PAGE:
Legislative Assembly for the ACT: 2002 Week 6 Hansard (15 May) . . Page.. 1642 ..
MR QUINLAN (continuing):
Before you get too excited, firstly, $12 million of that relates to a previous year's land sales. Secondly, it presumes there will be a recovery between today and 30 June in relation to our off-shore investments. The last assessment I have is that we are negative $20 million. Those estimates include an estimate of zero.
That is generally based on the phenomenon that is called window-dressing, where some companies, at the end of a financial year, buy very few stocks-sometimes at inflated prices-with a view to revaluing stockholdings upwards, ostensibly at market price. This is a phenomenon which I believe the Australian Stock Exchange is concerned about. I do not know whether that will happen again this year or not-we will have to wait and see. Secondly, there may well be recovery between now and the end of June. So we are running pretty well. By dint of the $12 million-unaccounted for the previous year but accounted for this year-we are running at about line ball. That is pretty well the case that we have seen over the last few months.
That the Assembly take note of the paper.
MR HUMPHRIES (Leader of the Opposition) (3.38): I thank Mr Quinlan for moving that motion. Mr Speaker, I note that the result for this year to date is estimated to be $18.5 million. In light of what we, on this side of the chamber, have said, it does not come as a great surprise that that is the case. I notice, from looking at the figures, that the result for the March quarter is a surplus of $31.3 million.
Mr Quinlan is telling the house that he is not sure about the $18 million-he is not sure whether we are going to sustain that. He obviously expects that, between March and June, there will be some decline in the bottom line.
If I might offer the benefit of my experience, the outcome in previous years was almost invariably that the result between March and June would improve, often very substantially. In fact, it was often in that period that the figures for the available revenue, in particular, would mount up in an almost dizzying way. From reading those figures, I would estimate that the end of year outcome is going to be above $18 million or even above $31 million, not necessarily below it.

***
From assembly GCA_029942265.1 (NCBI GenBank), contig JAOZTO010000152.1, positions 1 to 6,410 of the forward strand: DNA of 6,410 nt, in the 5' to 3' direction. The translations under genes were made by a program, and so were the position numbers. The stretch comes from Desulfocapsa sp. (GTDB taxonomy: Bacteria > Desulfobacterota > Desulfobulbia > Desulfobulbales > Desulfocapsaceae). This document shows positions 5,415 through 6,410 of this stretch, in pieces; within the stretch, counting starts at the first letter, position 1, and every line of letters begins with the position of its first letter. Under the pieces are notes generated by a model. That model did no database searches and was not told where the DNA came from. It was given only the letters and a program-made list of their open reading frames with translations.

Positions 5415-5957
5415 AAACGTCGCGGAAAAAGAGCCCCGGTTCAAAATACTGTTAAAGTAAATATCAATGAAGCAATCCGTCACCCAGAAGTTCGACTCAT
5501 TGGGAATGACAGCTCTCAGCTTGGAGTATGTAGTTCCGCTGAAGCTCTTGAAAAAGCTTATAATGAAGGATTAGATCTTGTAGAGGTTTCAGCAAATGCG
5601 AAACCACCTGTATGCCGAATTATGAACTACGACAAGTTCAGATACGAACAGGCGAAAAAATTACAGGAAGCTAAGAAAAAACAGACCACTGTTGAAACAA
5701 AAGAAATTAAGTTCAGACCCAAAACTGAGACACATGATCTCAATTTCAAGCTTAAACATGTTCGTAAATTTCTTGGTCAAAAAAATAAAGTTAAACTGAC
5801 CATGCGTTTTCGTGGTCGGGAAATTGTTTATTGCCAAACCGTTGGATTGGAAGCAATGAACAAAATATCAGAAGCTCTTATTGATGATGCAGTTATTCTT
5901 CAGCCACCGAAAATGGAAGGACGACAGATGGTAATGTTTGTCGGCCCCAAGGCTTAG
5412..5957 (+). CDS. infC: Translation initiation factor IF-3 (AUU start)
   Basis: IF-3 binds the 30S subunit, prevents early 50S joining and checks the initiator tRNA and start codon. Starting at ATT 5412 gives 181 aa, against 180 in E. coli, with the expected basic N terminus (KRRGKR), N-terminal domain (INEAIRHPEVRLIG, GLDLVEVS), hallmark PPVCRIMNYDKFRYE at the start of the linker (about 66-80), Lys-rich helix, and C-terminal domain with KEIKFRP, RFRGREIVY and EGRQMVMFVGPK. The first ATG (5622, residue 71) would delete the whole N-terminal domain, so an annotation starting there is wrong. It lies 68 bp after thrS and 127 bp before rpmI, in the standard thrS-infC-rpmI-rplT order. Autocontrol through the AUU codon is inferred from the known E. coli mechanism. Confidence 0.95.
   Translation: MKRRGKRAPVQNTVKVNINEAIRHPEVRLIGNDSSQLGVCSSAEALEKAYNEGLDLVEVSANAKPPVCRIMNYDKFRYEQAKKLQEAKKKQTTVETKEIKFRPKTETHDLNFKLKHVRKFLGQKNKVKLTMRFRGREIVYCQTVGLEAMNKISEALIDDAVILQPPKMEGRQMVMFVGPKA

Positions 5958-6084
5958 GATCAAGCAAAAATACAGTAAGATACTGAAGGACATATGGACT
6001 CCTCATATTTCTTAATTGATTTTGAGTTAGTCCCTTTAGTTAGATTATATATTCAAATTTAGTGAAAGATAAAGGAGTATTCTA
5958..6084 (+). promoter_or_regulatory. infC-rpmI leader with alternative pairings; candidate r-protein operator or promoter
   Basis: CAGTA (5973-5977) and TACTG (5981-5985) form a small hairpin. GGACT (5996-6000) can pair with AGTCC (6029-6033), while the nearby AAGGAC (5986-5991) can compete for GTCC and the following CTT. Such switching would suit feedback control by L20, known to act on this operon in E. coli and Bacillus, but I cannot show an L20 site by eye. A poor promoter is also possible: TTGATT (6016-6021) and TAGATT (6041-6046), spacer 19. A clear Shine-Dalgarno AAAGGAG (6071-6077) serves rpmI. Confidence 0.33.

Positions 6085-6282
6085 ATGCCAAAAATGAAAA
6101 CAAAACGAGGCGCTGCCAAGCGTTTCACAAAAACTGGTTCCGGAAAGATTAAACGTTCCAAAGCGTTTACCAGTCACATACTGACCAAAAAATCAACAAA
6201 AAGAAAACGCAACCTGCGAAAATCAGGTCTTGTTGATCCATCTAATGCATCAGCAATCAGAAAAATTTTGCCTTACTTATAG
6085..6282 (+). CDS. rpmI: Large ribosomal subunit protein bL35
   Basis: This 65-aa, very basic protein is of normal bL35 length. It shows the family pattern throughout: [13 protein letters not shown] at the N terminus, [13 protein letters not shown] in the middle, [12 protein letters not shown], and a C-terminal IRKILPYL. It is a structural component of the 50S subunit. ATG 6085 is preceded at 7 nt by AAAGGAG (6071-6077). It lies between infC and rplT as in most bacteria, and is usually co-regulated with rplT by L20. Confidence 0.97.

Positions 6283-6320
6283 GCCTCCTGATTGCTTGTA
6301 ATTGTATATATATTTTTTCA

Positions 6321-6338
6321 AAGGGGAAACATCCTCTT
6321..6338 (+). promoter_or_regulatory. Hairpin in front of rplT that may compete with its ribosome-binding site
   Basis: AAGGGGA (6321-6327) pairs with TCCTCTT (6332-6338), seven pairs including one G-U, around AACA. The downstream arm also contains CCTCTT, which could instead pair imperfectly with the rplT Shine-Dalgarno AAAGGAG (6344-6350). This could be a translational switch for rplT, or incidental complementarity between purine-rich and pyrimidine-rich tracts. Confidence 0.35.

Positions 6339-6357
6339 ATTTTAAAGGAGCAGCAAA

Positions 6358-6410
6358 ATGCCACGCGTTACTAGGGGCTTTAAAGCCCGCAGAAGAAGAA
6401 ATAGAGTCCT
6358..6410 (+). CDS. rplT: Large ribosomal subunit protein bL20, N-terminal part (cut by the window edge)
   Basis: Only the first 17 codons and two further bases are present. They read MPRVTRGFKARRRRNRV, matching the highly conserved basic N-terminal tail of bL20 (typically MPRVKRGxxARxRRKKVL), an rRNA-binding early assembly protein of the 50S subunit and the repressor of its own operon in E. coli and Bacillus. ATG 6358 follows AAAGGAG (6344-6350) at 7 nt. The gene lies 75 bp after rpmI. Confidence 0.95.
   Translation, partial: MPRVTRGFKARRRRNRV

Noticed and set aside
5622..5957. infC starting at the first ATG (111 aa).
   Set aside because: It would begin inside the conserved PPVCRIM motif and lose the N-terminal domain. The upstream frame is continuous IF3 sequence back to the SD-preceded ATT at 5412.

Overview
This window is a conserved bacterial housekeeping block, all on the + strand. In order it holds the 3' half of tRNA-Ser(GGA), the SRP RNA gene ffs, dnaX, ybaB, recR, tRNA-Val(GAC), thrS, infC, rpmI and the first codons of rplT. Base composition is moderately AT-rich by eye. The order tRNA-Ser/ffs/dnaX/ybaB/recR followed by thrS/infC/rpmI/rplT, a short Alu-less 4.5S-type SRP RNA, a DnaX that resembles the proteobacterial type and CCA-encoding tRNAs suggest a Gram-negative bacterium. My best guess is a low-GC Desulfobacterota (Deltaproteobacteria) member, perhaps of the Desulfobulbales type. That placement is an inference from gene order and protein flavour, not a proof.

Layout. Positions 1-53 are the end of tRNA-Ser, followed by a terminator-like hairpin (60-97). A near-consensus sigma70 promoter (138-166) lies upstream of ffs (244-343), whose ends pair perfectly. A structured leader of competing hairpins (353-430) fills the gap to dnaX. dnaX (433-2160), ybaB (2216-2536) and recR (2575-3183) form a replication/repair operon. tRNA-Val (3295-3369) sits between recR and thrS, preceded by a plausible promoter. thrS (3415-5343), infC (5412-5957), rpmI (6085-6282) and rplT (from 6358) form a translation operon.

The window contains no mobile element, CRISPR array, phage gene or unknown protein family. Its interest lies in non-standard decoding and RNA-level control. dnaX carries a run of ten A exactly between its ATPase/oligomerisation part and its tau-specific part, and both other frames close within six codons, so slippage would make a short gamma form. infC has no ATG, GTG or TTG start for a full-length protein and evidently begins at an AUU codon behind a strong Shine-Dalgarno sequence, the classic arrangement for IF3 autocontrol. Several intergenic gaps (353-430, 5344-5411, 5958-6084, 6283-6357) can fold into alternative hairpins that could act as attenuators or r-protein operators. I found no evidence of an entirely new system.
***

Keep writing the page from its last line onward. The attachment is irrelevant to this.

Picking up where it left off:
I note Mr Quinlan's comment that this figure is due to a number of things. One is that he says it still depends on getting a nil return from our overseas investments. I do not know what the markets are going to do in the next few months-I do not know what the outcome will be. It would not surprise me if they were better than earlier forecasts, but that is a matter for the markets to work out. We cannot influence them much from our little vantage point in the ACT.
We have always made the point that overseas investments are one thing, but there are other factors as well which have a bearing on the ACT's bottom line-in particular, things like revenue. The ACT should be expecting extremely good revenue in a year in which our economy is booming. When the economy is booming, you expect better than normal results for revenue-nothing to do with overseas investments. That is why the ACT should look for a very healthy bottom line this year.